IMF Forecast Lowered As Economy Remains Weak
South Africa’s economy remains weak. The current GDP growth forecast by the International Monetary Fund is now at 0.1 percent in 2016, down from 1.3 percent in 2015. Growth, according to the IMF, is seen to be picking up to 0.8 percent in 2017 and 2.7 percent in 2018. GDP inched up 0.6 percent y/y in the second quarter after a -0.1 percent year over year reading in the first quarter. So far, third-quarter indications suggest that the slowdown is carrying over into the second half of this year.
Price pressures in South Africa are continuing to ease. This is the lowest rate since December and back within the 3-6 percent target range. This should allow the South African Reserve Bank (SARB) to keep rates steady for now. However, the rand is the “wild card” and recent weakness (if it persists) suggests upside risks to inflation ahead.
The central bank is due to meet next on November 24 and no change is expected. The SARB has been on hold since the last 25bp hike back in March, at which it took the policy rate to the current 7.0 percent. “Monetary easing is unlikely to be contemplated until we are well into 2017,” Win Thin, global head of emerging market currency strategy said.
Gordhan’s Prudent Policymaking
Fiscal policy has remained prudent under Gordhan, but that may change, Thin explains. Gordhan is scheduled to present his Medium Term Budget Policy Statement to parliament on October 26, but this has been thrown into a new level of confusion by these latest reports of Gordhan being charged. At the core of this ongoing conflict is Zuma’s reluctance for further austerity measures. “Whatever the outcome of the current investigations, it’s clear that Gordhan’s hands are likely to be tied and that further austerity is unlikely,” says Thin.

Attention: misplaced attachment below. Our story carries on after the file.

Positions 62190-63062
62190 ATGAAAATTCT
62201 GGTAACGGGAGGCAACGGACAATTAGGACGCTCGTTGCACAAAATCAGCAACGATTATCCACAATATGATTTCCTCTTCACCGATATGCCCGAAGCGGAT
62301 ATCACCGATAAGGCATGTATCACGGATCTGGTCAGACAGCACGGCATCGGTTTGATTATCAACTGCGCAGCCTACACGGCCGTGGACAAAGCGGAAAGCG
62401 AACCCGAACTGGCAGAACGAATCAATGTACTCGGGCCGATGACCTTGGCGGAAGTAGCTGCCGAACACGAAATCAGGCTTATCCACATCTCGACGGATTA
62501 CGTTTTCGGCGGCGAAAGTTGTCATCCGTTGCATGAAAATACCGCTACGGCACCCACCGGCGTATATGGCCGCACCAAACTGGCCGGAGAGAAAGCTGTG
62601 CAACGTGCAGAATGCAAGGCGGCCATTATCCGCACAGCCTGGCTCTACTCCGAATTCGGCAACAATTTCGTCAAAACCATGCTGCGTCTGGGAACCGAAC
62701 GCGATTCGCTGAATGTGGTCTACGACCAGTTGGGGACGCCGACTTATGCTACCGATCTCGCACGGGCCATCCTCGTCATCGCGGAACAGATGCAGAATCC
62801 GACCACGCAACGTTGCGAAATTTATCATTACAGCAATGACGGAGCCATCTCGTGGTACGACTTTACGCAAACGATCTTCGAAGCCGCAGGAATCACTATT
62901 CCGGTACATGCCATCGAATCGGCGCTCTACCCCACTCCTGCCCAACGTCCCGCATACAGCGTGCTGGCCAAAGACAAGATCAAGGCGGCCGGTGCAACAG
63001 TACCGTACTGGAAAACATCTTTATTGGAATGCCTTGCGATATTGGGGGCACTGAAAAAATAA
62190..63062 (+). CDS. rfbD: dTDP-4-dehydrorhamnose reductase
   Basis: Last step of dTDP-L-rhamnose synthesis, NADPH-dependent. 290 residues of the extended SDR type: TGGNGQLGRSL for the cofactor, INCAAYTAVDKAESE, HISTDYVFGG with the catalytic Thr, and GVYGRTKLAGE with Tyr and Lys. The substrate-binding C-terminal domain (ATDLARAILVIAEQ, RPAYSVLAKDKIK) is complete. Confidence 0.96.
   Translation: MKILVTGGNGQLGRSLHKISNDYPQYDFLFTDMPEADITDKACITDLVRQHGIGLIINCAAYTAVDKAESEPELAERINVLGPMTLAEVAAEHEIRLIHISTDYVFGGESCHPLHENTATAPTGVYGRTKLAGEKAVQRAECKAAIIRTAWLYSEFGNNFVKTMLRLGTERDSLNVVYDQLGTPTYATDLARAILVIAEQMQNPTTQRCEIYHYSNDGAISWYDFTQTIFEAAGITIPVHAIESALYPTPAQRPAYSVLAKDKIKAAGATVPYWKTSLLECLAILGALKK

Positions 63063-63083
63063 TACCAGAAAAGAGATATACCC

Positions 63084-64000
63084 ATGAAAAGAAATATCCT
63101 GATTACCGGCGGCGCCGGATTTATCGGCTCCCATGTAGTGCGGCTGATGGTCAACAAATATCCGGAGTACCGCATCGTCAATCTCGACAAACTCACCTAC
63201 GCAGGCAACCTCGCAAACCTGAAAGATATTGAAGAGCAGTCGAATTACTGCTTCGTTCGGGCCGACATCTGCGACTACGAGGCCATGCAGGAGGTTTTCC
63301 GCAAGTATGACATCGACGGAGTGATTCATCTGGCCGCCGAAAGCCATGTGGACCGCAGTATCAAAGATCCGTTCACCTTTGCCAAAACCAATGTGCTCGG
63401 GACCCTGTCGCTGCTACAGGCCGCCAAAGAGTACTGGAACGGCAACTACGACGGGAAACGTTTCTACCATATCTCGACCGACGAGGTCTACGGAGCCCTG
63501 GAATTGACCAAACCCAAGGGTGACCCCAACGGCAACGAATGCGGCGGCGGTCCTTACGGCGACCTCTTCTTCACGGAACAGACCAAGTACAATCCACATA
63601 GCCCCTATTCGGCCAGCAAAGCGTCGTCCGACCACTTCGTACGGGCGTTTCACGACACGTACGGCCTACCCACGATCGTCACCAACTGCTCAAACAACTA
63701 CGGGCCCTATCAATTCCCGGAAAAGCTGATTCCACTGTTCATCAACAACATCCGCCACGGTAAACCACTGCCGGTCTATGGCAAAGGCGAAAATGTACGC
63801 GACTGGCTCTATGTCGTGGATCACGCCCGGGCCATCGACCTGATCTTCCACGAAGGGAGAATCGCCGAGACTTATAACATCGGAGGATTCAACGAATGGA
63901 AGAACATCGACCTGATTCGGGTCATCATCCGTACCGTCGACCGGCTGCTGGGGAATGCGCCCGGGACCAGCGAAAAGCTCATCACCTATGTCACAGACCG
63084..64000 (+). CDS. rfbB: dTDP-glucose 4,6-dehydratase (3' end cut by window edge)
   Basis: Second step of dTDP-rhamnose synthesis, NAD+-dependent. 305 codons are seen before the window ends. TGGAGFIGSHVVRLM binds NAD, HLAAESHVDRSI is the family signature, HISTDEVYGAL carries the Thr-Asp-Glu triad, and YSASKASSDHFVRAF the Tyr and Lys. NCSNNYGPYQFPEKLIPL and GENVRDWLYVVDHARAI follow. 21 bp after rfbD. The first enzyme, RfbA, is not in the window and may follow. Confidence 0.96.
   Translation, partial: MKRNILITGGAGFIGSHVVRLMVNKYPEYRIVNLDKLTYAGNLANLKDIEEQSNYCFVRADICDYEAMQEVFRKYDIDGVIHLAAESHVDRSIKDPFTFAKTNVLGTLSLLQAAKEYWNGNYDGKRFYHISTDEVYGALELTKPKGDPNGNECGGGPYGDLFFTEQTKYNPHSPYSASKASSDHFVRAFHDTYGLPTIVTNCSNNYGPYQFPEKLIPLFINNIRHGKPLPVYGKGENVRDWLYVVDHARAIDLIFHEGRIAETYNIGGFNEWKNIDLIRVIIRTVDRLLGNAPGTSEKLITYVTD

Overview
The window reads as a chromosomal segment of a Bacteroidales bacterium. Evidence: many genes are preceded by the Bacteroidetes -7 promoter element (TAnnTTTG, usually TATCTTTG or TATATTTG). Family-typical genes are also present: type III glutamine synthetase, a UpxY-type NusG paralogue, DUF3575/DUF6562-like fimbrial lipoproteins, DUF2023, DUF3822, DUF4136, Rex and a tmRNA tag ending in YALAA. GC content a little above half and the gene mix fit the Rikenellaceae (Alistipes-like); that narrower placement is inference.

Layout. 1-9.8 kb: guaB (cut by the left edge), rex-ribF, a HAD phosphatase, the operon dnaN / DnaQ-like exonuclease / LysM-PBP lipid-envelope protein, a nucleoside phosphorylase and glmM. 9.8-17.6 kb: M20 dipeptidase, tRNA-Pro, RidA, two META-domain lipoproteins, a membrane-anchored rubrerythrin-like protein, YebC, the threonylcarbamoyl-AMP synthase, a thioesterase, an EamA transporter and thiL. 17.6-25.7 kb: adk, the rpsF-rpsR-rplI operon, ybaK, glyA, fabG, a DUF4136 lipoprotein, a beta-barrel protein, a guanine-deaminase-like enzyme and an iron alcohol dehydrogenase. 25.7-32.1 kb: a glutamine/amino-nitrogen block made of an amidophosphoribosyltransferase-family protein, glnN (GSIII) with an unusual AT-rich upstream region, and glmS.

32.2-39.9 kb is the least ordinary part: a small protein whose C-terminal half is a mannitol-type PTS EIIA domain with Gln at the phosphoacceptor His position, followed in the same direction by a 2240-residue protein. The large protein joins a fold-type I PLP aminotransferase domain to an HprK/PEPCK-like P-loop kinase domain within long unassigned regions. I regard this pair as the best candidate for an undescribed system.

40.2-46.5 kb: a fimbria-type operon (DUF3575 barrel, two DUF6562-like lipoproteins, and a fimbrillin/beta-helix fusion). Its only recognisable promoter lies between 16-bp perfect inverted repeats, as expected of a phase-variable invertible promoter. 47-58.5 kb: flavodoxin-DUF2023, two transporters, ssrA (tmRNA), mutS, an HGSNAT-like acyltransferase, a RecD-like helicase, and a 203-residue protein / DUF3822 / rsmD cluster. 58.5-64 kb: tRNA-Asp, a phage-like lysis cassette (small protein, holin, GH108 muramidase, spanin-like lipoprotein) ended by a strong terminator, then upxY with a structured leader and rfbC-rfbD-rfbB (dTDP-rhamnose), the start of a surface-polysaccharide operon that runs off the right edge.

Foreign reserves in the country have risen modestly. At $47.25 billion in September, they cover roughly four months of import and are only about 1.25 times larger than short-term external debt. Foreign direct investment (FDI) remains low and so as the current account deficit widens, South Africa will have to rely more on hot money flows to finance it.
The IMF estimates that the budget deficit was around -4 percent of GDP in 2015. This figure is expected to narrow slightly to around -3.5 percent this year and -3 percent in 2017. South Africa‘s economy is barely expanding, so this could be an optimistic estimate. Finance Minister Pravin Gordhan has announced several rounds of spending cuts in the country. “But we feel that pro-cyclical fiscal policy rarely works. Revenue growth is slowing, pushing the 12-month budget deficit up to -ZAR172 bln in August, the highest since January 2015 and around -4 percent of GDP,” Thin said.
The external accounts have improved somewhat but also bear watching. Lower commodity and gold prices have hurt exports for South Africa, but low energy prices and sluggish growth have, on the other hand, have helped reduce imports. The current account gap was around -4.5 percent of GDP in both 2014 and 2015 but is expected by the IMF to narrow to -3.3 percent in 2016 and -3.2 percent in 2017. “With oil and energy prices on the rise, we see upside risks to the external imbalances,” Thin said.